I went into watch The Girl with the Dragon Tattoo not sure if it was a work that I was going to write about on this site. It falls into the long established genre of the investigative thriller genre – one that involves characters, usually detectives, methodically piecing together clues to solve a murder. This is a genre that has largely dropped away on cinema screens in the last decade or so, having been supplanted by forensic thrillers such as tv’s CSI: Crime Scene Investigation (2000-15) or the realism-based detective stories of NYPD Blue (1993-2005) and the various Law and Order shows, with occasional traditional holdouts still appearing on British television. Cinematically, the last investigate thriller to appear on screens would have to be the non-fiction Zodiac (2007), unless one wants to count something like The Da Vinci Code (2006).
Like any good murder mystery, The Girl with the Dragon Tattoo creates a captivating puzzle and draws one in. The film generates a great fascination to watching what would normally be the dull and painstaking process of piecing together clues from photographs, cryptic diary entries and watching people pore through old ledgers. There is not a huge amount in the way of action – a brief fight sequence, a scene where Michael Nyqvist is shot at – but the film’s unfoldings still remain entirely captivating.
The one puzzle about the story as it starts is the double structure. There is the main thread following Michael Nyqvist as he begins the investigation into the secrets of the Vanger family. Alongside this, for at least the first half of the film, there is a parallel plot following Noomi Rapace’s Lisbeth Salander and principally her dealings with a corrupt probation officer (Peter Andersson) who blackmails her into having sex with him. We are not sure how these two strands connect up until the two characters eventually come together.
These scenes hold a grim and nasty scene where the probation officer handcuffs Noomi to a bed and rapes her and an equally powerful sequence where she takes revenge on him, which comes with all the primal red-blooded turning of tables that we get in films like Day of the Woman/I Spit on Your Grave (1978) and Dirty Weekend (1992). The complaint might be that this is not a subplot that has any bearing on the rest of the story, except for introducing some background to the character of Lisbeth (which does become relevant in the subsequent books/films). What it does do however is reinforce the theme that runs through the film, one made clear by the original Swedish title Men Who Hate Women, about pathological misogyny and sexual sadism.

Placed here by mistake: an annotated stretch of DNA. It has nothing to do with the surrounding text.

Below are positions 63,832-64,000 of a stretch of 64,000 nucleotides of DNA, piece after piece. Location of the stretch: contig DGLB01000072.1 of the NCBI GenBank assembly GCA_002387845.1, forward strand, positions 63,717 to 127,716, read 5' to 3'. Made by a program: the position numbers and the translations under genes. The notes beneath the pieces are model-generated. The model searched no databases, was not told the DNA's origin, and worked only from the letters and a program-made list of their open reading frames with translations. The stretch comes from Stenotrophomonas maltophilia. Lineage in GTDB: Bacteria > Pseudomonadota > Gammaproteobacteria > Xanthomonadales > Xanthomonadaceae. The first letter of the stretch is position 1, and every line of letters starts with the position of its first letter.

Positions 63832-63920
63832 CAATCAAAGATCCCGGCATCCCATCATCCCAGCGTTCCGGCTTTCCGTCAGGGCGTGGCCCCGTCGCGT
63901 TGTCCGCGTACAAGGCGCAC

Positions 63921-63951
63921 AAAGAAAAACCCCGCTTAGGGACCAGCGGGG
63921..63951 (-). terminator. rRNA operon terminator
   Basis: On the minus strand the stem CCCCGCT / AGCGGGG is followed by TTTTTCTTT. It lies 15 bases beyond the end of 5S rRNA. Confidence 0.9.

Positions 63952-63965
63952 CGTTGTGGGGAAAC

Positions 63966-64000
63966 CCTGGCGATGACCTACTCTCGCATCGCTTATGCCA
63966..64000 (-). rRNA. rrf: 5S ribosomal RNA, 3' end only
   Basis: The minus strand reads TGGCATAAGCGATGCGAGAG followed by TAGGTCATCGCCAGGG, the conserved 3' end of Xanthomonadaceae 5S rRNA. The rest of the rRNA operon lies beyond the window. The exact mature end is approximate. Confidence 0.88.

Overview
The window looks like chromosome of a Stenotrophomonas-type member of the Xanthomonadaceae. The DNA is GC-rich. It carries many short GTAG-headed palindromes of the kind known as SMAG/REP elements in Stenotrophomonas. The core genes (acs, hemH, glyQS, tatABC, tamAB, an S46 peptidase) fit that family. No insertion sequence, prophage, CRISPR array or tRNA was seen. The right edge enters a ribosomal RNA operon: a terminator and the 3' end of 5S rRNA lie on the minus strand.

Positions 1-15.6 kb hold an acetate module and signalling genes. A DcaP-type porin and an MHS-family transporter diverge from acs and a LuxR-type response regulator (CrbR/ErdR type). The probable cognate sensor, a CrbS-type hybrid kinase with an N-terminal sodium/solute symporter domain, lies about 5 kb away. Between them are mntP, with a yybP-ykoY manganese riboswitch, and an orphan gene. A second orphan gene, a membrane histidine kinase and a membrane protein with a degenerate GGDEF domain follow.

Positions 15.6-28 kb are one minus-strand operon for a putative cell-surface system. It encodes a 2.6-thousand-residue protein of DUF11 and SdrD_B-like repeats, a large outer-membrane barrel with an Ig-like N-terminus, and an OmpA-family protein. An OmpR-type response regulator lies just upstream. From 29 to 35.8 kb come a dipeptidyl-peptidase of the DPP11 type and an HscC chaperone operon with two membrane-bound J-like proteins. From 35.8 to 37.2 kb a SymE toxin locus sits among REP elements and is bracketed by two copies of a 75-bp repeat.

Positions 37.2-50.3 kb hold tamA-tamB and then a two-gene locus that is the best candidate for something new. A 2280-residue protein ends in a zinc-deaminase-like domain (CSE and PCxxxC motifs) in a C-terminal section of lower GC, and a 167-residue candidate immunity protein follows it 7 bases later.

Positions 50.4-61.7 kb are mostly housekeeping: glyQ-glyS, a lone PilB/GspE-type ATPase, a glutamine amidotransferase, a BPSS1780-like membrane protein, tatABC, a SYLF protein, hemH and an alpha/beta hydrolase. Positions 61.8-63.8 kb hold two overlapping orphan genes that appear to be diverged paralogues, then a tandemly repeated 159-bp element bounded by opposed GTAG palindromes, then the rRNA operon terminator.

With Gothed makeup and hair, a curt attitude, lethal toughness and casually alluded alternate sexual practices, Noomi Rapace’s Lisbeth is one of the more original and provocative heroines to come our way in some time. Without a doubt, The Girl with the Dragon Tattoo would be a considerably flatter story without Noomi Rapace’s presence. She gives the film a dark troubled fire. (The one complaint might be the English language title The Girl with the Dragon Tattoo, which refers to the tattoo we briefly see taking up most of Noomi Rapace’s back. For all the prominence the tattoo is given not only in the title but on the English language promotional poster for the film, it has no more significance than just being another colourful part of Lisbeth’s character). Michael Nyqvist plays with handsome charisma opposite her but it is without a doubt her film.
The film eventually arrives at one of the most surprisingly satisfying (and ultimately feelgood) endings that one has seen in a film. It takes its time but the story winds to its close gracefully bringing a number of the balls it has juggled in the air throughout to a warmly welcome conclusion. In the course of this, the film reveals itself as a serial killer thriller where the eventual unveiling of the killer’s identity holds some chillingly well written psychopathology.
The other two books were filmed back-to-back as The Girl Who Played With Fire (2009) and The Girl Who Kicked the Hornet’s Nest (2009) with both Michael Nyqvist and Noomi Rapace repeating their roles, although neither of these are as effective as this film or contain any genre material. A Hollywood remake was announced soon after the film’s US premiere, which emerged as The Girl with the Dragon Tattoo (2011) directed by David Fincher and with Daniel Craig inheriting the Michael Nyqvist role and Rooney Mara stepping into Noomi Rapace’s shoes. A further sequel was made with The Girl in the Spider’s Web (2018) based on one of the original Lisbeth Salander follow-up novels by David Lagercrantz, which was filmed with Claire Foy as Lisbeth and is a genuinely terrible film that turns everything into an overblown action thriller.
Niels Arden Oplev next made his English-language debut with the revenge film Dead Man Down (2013), also starring Noomi Rapace, followed by the remake of Flatliners (2017).